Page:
The animation, art design, character design, enemy design, and overall graphics are horrid. They are just really bad. It reminds me of early Xbox Live Arcade games from a decade ago. The characters are also genuinely uninteresting to me, they are supposed to be diverse and lively but instead they just feel like they came out of a strange and boring cartoon from the early 90’s that didn’t catch on. The cut scenes, if that’s what we want to call them, are boring at best and unprofessional. The story is also just goofy and bland. That might not matter a whole lot but it would have helped the game for sure to be a bit more cinematic. The music really confuses me. The first few worlds have unequivocally terrible music, ear-wrenching and repetitive. But then the third world has good music, really catchy and eerie and fun. By no means is it going to win any awards but it sounds nice. It’s confusing to me that a game that is so difficult and repetitive would have awful music early on, just another reason for a player to give up on the game early. All of the visual, musical, and story-telling flaws are especially disappointing to me when I take into account the developers. Frozenbyte made a game called Trine, along with its sequel Trine 2. The Trine games have a nice little story, really pretty graphics, and a great eerie soundtrack and tone. Trine is a puzzle platformer and a hidden classic in my eyes, and part of the reason is the overall presentation with its great art style, tone, and music. It’s sad that Has-Been Heroes gets a big fat “F” grade in comparison to Trine. I’m not sure why Frozenbyte dropped the ball this badly when their previous series did it so well.
Has-Been Heroes is a disappointing game. I played it on the Switch, although it’s being released on all major consoles, I felt like it could be a great fit and a fun little game for the Switch with its home-console/portable crossover attributes. However the game falls short in a multitude of ways and just doesn’t live up to what Frozenbyte has created in the past. It’s really unfair, difficult, and is based far too much on luck. The art style and music certainly don’t add anything to the experience, on the contrary they hurt the game. If you can fight through the repetitive and difficult first five hours or so of the game you might find yourself really enjoying the gameplay loop. I started to enjoy the difficulty and fun unique gameplay after I drug myself through the early monotonousness. But to be honest, if I wasn’t reviewing the game I might have given up before I found some of the hidden fun baked into Has-Been Heroes. I do give Frozenbyte some credit for the gameplay that really feels fresh and different. If you like rougelikes and you like to try new things than maybe fighting through the steep learning curve and generally unpolished nature of the game will be worth it for you. But to be honest I might wait until the game goes on sale—especially if you’re like me and anything that pulls you away from Zelda feels like an unpardonable sin.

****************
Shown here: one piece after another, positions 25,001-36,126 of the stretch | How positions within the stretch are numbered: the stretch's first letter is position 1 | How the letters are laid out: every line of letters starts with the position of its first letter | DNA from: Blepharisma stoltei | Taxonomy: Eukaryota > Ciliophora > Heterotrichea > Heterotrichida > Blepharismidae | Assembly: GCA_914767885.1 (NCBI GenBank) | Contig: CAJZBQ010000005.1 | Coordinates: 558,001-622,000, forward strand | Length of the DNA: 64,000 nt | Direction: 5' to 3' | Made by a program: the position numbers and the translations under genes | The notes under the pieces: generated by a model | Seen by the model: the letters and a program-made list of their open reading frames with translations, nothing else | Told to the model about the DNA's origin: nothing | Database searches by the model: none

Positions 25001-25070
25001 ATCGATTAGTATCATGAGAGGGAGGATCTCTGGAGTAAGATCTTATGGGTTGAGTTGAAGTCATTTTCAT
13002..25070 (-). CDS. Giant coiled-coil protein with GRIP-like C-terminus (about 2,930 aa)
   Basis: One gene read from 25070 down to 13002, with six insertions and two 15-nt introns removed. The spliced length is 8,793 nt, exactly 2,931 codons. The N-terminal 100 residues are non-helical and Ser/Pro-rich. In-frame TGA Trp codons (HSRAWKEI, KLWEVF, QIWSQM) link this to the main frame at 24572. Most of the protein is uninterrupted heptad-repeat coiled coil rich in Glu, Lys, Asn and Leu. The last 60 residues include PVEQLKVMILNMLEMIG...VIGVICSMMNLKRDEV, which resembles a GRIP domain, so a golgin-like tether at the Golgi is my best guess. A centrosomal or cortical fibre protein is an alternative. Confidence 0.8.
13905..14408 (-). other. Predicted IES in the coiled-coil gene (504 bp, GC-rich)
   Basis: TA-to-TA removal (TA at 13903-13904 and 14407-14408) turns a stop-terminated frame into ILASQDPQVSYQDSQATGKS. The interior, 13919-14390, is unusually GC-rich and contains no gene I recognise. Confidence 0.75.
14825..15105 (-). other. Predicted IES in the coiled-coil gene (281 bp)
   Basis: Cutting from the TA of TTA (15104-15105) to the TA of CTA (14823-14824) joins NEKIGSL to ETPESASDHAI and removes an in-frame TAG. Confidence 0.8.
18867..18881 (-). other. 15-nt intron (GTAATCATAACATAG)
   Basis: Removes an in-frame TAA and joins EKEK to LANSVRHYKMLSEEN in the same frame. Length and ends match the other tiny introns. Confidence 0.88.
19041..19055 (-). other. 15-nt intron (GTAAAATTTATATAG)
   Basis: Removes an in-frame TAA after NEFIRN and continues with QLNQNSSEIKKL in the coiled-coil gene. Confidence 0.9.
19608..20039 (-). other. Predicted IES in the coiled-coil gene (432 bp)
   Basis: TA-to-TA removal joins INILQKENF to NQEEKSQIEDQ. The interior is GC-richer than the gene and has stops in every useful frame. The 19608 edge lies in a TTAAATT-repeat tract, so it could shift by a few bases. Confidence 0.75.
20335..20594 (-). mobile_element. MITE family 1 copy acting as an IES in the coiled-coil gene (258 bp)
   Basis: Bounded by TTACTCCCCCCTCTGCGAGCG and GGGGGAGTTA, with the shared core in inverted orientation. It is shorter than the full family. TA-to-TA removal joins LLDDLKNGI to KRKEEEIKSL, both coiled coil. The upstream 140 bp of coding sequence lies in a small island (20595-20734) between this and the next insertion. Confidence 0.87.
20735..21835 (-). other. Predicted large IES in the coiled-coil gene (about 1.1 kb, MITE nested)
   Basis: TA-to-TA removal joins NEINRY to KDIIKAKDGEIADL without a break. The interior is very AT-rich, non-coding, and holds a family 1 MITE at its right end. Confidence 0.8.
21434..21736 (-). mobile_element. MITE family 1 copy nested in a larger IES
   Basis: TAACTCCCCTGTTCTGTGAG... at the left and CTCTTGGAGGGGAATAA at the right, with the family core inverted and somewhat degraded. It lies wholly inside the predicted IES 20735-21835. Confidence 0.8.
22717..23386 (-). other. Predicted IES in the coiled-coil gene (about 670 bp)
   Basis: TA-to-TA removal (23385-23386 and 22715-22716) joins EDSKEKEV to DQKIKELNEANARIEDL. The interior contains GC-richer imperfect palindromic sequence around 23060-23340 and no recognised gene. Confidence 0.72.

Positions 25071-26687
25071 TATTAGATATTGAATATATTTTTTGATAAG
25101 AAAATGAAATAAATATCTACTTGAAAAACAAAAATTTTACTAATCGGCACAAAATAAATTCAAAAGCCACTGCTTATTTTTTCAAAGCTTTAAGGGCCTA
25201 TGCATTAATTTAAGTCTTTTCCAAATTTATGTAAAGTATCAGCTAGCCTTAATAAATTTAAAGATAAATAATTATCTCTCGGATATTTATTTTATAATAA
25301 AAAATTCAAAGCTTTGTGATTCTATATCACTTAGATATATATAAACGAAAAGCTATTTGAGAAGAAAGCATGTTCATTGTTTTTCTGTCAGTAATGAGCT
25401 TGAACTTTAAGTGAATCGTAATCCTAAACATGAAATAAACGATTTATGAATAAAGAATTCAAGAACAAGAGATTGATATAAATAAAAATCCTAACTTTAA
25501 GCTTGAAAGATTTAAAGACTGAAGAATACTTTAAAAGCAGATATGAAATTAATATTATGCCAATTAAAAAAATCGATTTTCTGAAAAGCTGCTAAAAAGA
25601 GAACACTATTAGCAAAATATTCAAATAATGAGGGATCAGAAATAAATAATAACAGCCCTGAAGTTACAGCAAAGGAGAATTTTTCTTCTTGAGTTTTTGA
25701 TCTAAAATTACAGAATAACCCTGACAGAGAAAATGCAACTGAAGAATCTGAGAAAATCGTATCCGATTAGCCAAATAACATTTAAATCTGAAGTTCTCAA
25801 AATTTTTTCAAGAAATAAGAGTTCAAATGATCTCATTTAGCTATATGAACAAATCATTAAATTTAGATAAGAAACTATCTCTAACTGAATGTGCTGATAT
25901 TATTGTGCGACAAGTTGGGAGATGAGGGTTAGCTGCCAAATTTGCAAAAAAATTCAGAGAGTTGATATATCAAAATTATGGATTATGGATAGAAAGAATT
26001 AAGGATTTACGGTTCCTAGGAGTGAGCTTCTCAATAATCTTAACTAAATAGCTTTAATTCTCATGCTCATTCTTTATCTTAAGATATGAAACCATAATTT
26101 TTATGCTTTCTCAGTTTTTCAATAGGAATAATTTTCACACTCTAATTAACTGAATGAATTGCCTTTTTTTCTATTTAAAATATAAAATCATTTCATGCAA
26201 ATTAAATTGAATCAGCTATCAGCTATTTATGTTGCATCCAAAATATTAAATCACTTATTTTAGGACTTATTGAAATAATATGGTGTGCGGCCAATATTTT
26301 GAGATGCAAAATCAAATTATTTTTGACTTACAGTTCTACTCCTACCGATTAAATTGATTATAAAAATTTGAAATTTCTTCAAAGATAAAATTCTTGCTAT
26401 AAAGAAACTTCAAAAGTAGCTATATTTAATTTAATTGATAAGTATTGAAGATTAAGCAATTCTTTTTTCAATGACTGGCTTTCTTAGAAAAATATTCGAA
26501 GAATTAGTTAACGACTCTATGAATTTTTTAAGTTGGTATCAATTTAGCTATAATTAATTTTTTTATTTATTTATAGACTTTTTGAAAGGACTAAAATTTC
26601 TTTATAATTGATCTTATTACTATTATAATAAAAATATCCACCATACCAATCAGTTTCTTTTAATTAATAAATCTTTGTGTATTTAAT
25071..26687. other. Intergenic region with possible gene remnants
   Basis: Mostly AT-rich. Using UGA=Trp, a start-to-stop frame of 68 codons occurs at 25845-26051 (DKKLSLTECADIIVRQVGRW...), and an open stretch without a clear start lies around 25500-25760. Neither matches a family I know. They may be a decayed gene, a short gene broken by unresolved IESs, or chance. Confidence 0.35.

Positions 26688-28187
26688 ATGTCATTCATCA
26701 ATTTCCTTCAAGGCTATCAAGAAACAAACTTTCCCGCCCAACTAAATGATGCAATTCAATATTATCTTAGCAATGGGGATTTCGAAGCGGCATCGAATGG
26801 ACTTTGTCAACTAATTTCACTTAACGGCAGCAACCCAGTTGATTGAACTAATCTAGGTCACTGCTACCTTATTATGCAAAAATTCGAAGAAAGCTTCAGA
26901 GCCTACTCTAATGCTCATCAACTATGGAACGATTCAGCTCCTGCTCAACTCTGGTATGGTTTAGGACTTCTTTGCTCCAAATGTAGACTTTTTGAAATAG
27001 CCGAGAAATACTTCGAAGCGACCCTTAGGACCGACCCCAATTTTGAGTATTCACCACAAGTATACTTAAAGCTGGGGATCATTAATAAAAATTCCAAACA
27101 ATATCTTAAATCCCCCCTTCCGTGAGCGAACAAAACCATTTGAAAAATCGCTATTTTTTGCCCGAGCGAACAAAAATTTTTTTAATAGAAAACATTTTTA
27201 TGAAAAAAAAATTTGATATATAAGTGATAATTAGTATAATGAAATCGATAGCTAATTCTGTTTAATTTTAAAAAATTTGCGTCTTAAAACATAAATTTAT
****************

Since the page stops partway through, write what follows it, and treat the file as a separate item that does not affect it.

1) Unique challenging gameplay
2) Fun gameplay loop (after the first five hours)
1) Lackluster art-style and music
2) Based too much on luck and unfairly difficult
3) Not easy to learn and doesn’t feel like you can master